Shark Diver has worked with the Discovery Channel for some of its Shark Week episodes as well as countless other operations that partner for filming. But the company's greatest passion is to bring those who have never seen a shark...to the sharks, themselves. For the past 2 seasons, a researcher from the Marine Conservation Science Institute (MCSI) in San Diego has joined Shark Diver in educating divers about specific markings, migratory habits, and all the fun stuff you don't learn in school or on television. On the hosted adventures, divers have the opportunity to name any new shark that is spotted, while in the cages. That named shark is then registered in MCSI's photo database, which features more than 150 already identified sharks, such as Bite Face, Shredder, and Bruce. By naming and identifying the new great white, the divers are helping out with MCSI's research; dedicated to conserving and protecting marine resources. Shouldn't naming a shark be on your bucket list?


Photo: Cindy Michaels
What to Expect without Expecting

Like other highly feared fish, great whites are unpredictable. There may be curious juveniles that try to bite delicately on the cages, or a large adult that just wants to stroll by slowly to check you out. There is no expecting one behavior or another from these boys and girls. Divers prepare themselves for a scary time, but walk away awe-inspired by what they just witnessed. Every trip reveals something different. 



When you decide that life is too short to only watch sharks on television, venture out on a dive with Shark Diver. You will see a great white shark while on your trip or the crew will take you back to Guadalupe Island at no extra charge. It is the company's guarantee. Whether or not Shark Diver sees you year after year, there is a good chance you will never view great white sharks the same way, again.


~Cindy Michaels 
   Shark Diver


About Shark Diver. As a global leader in commercial shark diving and conservation initiatives Shark Diver has spent the past decade engaged for sharks around the world. Our blog highlights all aspects of both of these dynamic and shifting worlds. You can reach us directly at staff@sharkdiver.com.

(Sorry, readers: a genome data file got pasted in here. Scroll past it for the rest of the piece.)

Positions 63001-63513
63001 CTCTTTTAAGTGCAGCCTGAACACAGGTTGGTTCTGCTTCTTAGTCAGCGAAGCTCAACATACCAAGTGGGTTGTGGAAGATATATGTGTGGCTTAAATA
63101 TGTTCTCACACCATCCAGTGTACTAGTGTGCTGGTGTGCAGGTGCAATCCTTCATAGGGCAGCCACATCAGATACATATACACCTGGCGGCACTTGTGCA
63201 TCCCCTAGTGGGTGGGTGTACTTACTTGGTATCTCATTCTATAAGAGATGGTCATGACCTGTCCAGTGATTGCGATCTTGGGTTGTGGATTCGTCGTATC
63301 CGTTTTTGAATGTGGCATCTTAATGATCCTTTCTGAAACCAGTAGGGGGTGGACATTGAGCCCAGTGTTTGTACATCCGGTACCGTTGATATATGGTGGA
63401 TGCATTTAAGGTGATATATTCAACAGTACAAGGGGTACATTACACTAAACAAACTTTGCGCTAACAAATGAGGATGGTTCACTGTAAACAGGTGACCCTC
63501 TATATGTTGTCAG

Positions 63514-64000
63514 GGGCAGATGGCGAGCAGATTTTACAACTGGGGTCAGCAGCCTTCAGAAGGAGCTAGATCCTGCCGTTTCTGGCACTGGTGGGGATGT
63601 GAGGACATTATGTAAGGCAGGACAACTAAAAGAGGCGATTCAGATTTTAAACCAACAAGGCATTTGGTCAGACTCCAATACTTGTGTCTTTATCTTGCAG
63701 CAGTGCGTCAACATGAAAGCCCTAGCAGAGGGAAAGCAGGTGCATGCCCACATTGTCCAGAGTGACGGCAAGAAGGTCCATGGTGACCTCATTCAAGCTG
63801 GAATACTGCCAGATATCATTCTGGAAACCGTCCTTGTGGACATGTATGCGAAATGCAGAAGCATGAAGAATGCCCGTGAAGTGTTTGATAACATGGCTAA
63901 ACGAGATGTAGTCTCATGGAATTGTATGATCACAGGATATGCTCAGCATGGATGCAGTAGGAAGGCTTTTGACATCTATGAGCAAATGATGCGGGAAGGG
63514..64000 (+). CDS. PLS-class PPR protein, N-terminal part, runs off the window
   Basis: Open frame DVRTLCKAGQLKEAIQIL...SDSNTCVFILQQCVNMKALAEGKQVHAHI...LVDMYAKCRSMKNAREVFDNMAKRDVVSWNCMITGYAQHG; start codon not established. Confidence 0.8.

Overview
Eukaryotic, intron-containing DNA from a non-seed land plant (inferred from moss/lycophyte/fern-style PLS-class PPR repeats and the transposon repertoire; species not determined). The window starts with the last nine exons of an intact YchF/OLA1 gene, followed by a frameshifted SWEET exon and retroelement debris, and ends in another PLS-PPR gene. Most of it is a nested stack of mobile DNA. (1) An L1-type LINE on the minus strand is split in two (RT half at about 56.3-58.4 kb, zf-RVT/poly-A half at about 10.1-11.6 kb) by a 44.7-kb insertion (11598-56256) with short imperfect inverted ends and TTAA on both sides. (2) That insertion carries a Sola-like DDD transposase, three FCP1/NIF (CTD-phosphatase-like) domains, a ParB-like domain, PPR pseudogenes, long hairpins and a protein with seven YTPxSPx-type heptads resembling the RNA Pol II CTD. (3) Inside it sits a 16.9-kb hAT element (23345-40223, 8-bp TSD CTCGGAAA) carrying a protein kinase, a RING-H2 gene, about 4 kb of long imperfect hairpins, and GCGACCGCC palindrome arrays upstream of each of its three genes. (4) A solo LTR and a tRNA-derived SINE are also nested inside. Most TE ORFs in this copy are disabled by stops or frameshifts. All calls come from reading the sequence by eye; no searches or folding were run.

Friday, September 4, 2015

Great White Sharks, Dolphins and a "Sea Monster"

We just finished another awesome expedition to Guadalupe Island. After 14 years of diving there, it never ceases to amaze me, that we keep encountering new things. We had a pleasant trip down to the Island, with mostly calm waters and were accompanied by a pod of pilot whales that stayed with us for a while.


On our first day of diving, we had "Herman", a good sized adult male white shark, swim by our cages, just as 2 adult bottle nose dolphins and their baby showed up. As soon as he saw them, he took off like a top fuel race car at the 1/4 mile track. Score one for the dolphins! (unfortunately we don't have any pictures of this)

At the end of our second day, the local researchers came by with a "sea monster" they found floating on the surface. I had no idea that these things existed in our waters. Anyone knows what species this is?

Our "Sea Monster"

We encountered a total of 16 different sharks on our trip and some, like "Legend" and "Herman", really put on a show, swimming by the cages and looking our divers straight into the eyes. Another sea turtle checked out our divers and showed us that they are not afraid to swim with great white sharks.


The trip home was again flat calm, a fact that was greatly appreciated by our diver. We are leaving again in a few hours for another exciting expedition to Guadalupe Island. What will we be seeing this time?

Let's go shark diving!

Cheers,
Martin Graf
CEO Shark Diver


About Shark Diver. As a global leader in commercial shark diving and conservation initiatives Shark Diver has spent the past decade engaged for sharks around the world. Our blog highlights all aspects of both of these dynamic and shifting worlds. You can reach us directly at staff@sharkdiver.com.